News

Feb 25, 2013 - Award Winning Tulsa Jam’bassadors Return Home with Honors

After months of rehearsals and hours of practice the Oklahoma Jazz Hall of Fame's all-city band, the Tulsa Jam'bassadors, returned from the Charles Mingus High School Competition and Festival in New York City taking first place in three categories.

 

"Our students performed incredibly," notes Doug Styers, who co-directs the Tulsa Jam'bassadors with Tim Shadley. "The Jam'bassadors were awarded Outstanding Saxophone Section, Best Piano Solo, and Best Drum Solo in the specialized schools division."

 

Jonathan Haywood, a sophomore at Edison, took the Outstanding Soloist Award for drums, while Kaze Mauser, a senior at Tulsa School of Arts & Sciences, won his for piano solo. The top-rated saxophone section was led by East Central Junior Adrian Miller.

 

"We are proud of the exceptional talent that was showcased by TPS students who have come together from multiple schools as the Tulsa Jam'bassadors," said Dr. Keith Ballard, superintendent of Tulsa Public Schools. "They competed head-to-head against two other jazz bands from the east and west coasts in this very exclusive competition. We are grateful to the Oklahoma Jazz Hall of Fame for their leadership and to the dedication of these fine musicians. They have represented Oklahoma admirably."

 

"I am proud to be a strong supporter and sponsor of these young, Tulsa musicians," said State Representative Kevin Matthews. "As we look to the future, it is my hope that we restore music education to the levels that I enjoyed as a public school student. The Oklahoma Jazz Hall of Fame is in my district, and the work they are doing with young musicians is invaluable."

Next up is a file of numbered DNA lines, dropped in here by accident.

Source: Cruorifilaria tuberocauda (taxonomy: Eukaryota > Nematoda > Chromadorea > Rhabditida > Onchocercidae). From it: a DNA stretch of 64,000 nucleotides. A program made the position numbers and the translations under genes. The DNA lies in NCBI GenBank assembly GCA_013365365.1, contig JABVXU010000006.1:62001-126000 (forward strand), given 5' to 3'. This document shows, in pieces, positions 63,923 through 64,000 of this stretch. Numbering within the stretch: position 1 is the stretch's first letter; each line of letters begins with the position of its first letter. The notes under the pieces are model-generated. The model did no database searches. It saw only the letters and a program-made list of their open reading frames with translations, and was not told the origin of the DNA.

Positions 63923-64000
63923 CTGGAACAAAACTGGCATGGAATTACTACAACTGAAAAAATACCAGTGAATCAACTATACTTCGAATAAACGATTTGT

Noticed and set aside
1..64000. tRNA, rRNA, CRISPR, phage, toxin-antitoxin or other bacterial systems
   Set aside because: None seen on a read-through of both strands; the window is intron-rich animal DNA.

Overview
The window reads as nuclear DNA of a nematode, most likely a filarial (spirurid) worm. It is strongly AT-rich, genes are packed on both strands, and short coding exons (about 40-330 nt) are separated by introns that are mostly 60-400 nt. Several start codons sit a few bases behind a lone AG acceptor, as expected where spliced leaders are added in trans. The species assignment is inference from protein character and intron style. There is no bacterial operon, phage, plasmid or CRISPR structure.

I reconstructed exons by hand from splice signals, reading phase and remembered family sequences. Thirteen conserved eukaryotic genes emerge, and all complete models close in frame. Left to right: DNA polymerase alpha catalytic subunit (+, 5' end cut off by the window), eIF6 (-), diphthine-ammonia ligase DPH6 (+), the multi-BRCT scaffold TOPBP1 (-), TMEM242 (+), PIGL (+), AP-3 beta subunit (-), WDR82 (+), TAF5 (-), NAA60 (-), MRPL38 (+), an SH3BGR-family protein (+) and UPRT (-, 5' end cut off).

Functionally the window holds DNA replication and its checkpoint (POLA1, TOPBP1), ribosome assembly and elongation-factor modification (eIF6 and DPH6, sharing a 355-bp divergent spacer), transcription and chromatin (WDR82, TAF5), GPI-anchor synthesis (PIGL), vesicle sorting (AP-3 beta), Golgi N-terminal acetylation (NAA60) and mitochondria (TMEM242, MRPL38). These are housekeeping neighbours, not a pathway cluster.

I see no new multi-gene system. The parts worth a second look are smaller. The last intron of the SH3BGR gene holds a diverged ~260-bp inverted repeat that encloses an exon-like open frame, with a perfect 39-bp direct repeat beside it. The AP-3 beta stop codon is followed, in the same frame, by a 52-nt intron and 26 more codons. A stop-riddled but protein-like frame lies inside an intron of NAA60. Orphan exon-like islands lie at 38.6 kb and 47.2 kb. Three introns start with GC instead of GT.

Although the Mingus event - named for the pioneering jazz bassist, bandleader, and composer - is now in its fifth year, this is the first time for an Oklahoma band to compete in the finals. The Oklahoma Jazz Hall of Fame recruited young musicians from the Tulsa Public Schools' system and the Tulsa School of Arts and Sciences to put together the 20-member group, which began rehearsals in August. Following months of work, the Jam'bassadors recorded three Mingus songs for submission to the Mingus Foundation.

 

Only six big bands from across the country were selected as finalists; the Jam'bassadors competed in the "Big Band - Special Schools and Programs" category against two other groups: the Manhattan School of Music's Pre-collegiate Big Band from New York, and the SFJazz High School All-Stars Orchestra from San Francisco, which won the overall competition. "We surprised everyone at the competition," says Styers. "Judges told us that it was very difficult making a final decision."

 

"All who witnessed the hard work and relentless determination of these young musicians is not surprised with the Jam'bassadors incredible performance at their first competition," says Jason McIntosh, CEO of the Oklahoma Jazz Hall of Fame. "The leadership of Doug Styers and Tim Shadley provided the guidance necessary to develop the skills needed for this win. Music educators like Styers and Shadley continue the strong music legacy in Oklahoma by mentoring and teaching the next generation of world-class musicians."

 

Winning pianist Mauser says he was "a little surprised by the caliber of players"